Kylie Jenner Hid Her Pregnancy Because She Knew How We Treat Young Moms
The stealth pregnancy of our times was revealed on Sunday after Kylie Jenner, 20, announced the birth of her daughter with boyfriend Travis Scott, 25, on Instagram. The message was followed by an 11-minute YouTube video that acted, essentially as a "Previously on..." to catch fans up on the entire pregnancy, including every element we'd be waiting to see: sonograms, bump pictures, the baby shower, family messages to the unborn child, and a double-reveal conclusion that included shots of the new mom and baby, and a first peek at Kim Kardashian West's third child, Chicago. The video is remarkable for condensing, essentially, ten ~juicy~ months of celebrity pregnancy fodder into short and moving montage, leading fans to wonder: why? Why keep it a secret? As a young mother myself, I know exactly why Kylie Jenner didn't announce her pregnancy.
A few minutes into the video, Kylie's best friend Jordyn Woods talks about what it's like to be 20 in a message intended for the baby:
"When you're 20, you're just figuring out your life. You don't know what you want, you're an indecisive teen and just becoming an adult. [But] there was one thing that your mom knew for sure — and that was you."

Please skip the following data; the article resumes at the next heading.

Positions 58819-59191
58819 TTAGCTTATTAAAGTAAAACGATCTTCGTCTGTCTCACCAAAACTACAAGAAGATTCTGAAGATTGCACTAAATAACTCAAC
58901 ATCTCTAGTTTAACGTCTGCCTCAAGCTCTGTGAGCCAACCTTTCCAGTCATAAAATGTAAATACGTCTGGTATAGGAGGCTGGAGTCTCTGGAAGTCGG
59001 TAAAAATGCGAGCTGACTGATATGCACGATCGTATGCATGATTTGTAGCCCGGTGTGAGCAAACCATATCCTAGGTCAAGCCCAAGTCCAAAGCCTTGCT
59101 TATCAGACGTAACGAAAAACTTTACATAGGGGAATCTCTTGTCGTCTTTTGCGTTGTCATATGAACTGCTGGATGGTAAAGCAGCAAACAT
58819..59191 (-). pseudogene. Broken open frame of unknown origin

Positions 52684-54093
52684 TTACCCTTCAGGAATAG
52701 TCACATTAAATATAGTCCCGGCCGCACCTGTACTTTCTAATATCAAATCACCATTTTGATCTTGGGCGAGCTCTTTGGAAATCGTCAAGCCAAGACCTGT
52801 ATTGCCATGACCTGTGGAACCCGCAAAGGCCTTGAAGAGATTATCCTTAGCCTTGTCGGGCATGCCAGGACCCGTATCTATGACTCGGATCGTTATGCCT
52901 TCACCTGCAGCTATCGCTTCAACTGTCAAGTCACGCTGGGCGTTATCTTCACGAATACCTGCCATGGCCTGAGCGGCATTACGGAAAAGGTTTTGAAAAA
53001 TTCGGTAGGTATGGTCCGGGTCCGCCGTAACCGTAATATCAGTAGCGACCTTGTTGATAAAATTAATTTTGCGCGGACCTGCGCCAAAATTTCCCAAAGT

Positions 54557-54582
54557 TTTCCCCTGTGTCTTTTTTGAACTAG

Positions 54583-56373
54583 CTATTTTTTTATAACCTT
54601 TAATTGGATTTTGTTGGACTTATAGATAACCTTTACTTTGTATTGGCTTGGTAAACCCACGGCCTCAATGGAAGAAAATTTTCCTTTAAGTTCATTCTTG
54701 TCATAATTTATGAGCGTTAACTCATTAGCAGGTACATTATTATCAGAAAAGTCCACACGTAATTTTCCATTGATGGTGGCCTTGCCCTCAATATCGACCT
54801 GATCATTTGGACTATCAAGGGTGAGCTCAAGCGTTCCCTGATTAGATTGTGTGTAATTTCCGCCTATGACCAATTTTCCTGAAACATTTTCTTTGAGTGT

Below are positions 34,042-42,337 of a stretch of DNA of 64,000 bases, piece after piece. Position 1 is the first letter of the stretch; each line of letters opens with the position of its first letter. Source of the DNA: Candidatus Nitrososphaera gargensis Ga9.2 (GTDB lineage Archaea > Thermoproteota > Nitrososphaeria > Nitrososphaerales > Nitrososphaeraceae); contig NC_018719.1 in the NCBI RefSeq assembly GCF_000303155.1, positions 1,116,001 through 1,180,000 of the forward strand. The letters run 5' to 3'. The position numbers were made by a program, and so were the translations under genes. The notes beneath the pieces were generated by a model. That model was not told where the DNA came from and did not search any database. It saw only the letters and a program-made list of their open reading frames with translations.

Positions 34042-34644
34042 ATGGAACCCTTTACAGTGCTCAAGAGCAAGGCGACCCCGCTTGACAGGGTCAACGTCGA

Pregnancy is celebrated... when it is socially acceptable.
At 20, Kylie Jenner is a "young mother," and will be treated as such. And she evidently chose to keep that toxic feedback from impacting her pregnancy by keeping the whole thing private. In her Instagram birth announcement, Kylie Jenner wrote:
I understand you’re used to me bringing you along on all my journeys. my pregnancy was one I chose not to do in front of the world. I knew for myself i needed to prepare for this role of a lifetime in the most positive, stress free, and healthy way i knew how. there was no gotcha moment, no big paid reveal i had planned. I knew my baby would feel every stress and every emotion so I chose to do it this way for my little life and our happiness.
The general public shames young women for having children, especially those in the limelight, from Jamie Lynn Spears to Bristol Palin. In a society that is committed to regulating our ovaries, and believes in turning abortions into adoptions, it is hypocritical to shun the women who choose to deliver the very babies that politicians are trying to "save."